Most fascinating though was the path to becoming a British naval aviator. The author draws on extensive interviews, letters, and newspaper accounts to describe a pilot’s experience from puzzling entrance examinations, classroom training in England, flight training in Canada, and carrier landing training in Pensacola, Florida, which was the final phase and is where pilots still learn how to land on an aircraft carrier today.
Iredale provides a detailed and interesting account of the decisions and actions behind the BPF’s major combat operations, considering every level of command and telling the stories of the men who fought. In January 1945, operating as Task Force 57 (TF-57) under U.S. Fifth Fleet, the BFP received its baptism of fire when it launched Operation Meridian, conducting air strikes against oil production in Sumatra at the cost of forty-eight aircraft lost to enemy action. In March, Adm. Raymond Spruance, commander of the Fifth Fleet, assigned TF-57 a new mission: to attack the Sakishima Islands to protect naval operations supporting Okinawa, which included striking kamikaze staging bases.
Over the next three months, the Brits proved their mettle. Considering by the time the BPF arrived into the Pacific Theater of Operations, in November of 1944, most of Japan’s navy offensive power lay at the bottom of the ocean and its once fine corps of pilots had mostly perished at the hands of Americans, desperation gripped Japanese leaders. Kamikaze tactics, reduced to a math problem, seemed a logical choice for the decimated Imperial Japanese Navy Air Service.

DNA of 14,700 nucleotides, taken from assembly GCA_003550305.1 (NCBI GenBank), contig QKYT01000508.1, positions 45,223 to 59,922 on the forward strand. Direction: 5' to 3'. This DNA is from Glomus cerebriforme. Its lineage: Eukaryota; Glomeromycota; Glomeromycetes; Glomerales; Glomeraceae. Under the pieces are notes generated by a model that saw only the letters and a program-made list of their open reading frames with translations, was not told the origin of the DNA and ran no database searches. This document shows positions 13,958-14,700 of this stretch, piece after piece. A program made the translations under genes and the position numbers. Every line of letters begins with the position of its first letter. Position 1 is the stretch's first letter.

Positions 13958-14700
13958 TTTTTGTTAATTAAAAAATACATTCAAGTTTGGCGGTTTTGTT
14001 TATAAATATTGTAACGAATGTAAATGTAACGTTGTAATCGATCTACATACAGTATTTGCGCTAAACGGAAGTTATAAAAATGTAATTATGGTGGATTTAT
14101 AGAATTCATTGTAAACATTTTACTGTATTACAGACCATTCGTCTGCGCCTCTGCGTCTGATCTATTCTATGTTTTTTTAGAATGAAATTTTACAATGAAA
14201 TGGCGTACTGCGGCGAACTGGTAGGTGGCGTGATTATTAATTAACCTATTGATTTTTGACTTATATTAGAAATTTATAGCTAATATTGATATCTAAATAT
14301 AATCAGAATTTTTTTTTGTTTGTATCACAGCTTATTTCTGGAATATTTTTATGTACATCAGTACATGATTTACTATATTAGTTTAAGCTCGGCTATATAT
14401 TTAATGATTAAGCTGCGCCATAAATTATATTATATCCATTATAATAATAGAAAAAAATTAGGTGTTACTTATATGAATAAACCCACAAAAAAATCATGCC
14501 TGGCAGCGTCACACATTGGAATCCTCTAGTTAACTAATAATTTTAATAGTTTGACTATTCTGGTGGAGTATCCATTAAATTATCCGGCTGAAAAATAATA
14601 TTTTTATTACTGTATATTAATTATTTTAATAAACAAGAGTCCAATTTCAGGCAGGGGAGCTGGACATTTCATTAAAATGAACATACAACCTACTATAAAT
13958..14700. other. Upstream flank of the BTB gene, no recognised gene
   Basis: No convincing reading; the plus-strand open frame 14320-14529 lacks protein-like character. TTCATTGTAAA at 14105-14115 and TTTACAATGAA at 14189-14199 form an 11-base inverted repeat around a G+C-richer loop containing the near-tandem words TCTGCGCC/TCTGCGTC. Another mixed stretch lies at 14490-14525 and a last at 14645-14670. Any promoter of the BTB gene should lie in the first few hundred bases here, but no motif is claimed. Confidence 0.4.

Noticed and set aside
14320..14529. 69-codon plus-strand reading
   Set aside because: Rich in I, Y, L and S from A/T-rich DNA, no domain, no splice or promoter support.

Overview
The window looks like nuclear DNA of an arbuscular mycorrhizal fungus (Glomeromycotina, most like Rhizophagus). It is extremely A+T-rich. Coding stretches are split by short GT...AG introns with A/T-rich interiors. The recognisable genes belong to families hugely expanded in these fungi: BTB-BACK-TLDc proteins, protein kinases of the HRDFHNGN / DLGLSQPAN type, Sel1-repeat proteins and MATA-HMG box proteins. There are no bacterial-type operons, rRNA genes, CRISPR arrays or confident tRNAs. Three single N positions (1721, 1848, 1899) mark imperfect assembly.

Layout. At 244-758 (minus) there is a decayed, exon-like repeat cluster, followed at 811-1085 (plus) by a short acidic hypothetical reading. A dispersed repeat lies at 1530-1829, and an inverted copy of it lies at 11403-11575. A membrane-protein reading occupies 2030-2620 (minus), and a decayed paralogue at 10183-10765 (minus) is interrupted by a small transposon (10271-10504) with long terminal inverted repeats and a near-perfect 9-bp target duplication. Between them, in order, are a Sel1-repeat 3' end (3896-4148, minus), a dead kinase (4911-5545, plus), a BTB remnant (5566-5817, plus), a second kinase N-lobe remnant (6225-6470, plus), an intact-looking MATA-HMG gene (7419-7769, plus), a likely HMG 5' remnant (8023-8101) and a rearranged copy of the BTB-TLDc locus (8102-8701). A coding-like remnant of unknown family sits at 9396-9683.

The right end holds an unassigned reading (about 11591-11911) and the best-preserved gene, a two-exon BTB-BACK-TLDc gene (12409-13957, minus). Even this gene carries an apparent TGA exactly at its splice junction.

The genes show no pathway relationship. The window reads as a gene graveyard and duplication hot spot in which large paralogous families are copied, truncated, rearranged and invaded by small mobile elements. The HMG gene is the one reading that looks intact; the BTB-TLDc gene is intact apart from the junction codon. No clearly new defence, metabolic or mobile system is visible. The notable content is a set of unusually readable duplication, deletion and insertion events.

By the time TF-57 rolled into Okinawa, as Iredale describes, the intensity of suicide attacks reached its highest, forcing “on the fly” tactics and requiring steel nerves. During this period, British fleet carriers suffered many kamikaze attacks, but due to armored flight decks, they never lost a carrier and quickly returned to the action when struck. In the words of a U.S. Navy liaison officer on the HMS Indefatigable, “When a kamikaze hits a U.S. carrier, it means six months of repair at Pearl [Harbor]. When a kamikaze hits a Limey carrier, it's just a case of ‘Sweepers, man your brooms.’” By May 1945, Allied forces secured Okinawa and the final push toward Japan had begun. Reassigned to U.S. Third Fleet under command of Adm. William “Bull” Halsey Jr. and now called Task Force 37, the BPF provided combat air patrol and launched air strikes on the Japanese mainland until the end of the war.
Aside from chronicling the creation of the capable BPF and its valiant record of combat against the Japanese on land, sea, and air, Iredale noticeably goes out of his way to compare the sacrifices of British aviators and sailors to those made by members of the U.S. Navy. (This is a difficult comparison to make considering the grand scale of operations of the U.S. Navy; nevertheless, the British suffered comparatively high losses.) Even though the BPF did not change the tide of the war, when Roosevelt gratefully accepted Winston Churchill’s offer of a British fleet “under the United States Supreme Command,” the English helped shoulder the burden of “smashing Japan,” which went a long way to tightening the British-American post-war alliance.
The Kamikaze Hunters fills an important gap in Pacific war naval history, dispelling the myth that the U.S. Navy had to go it alone, and it deserves a place on the bookshelf of historians, military professionals, and patriots alike.
Book Review written by: Ronald T. Staver, Fort Leavenworth, Kansas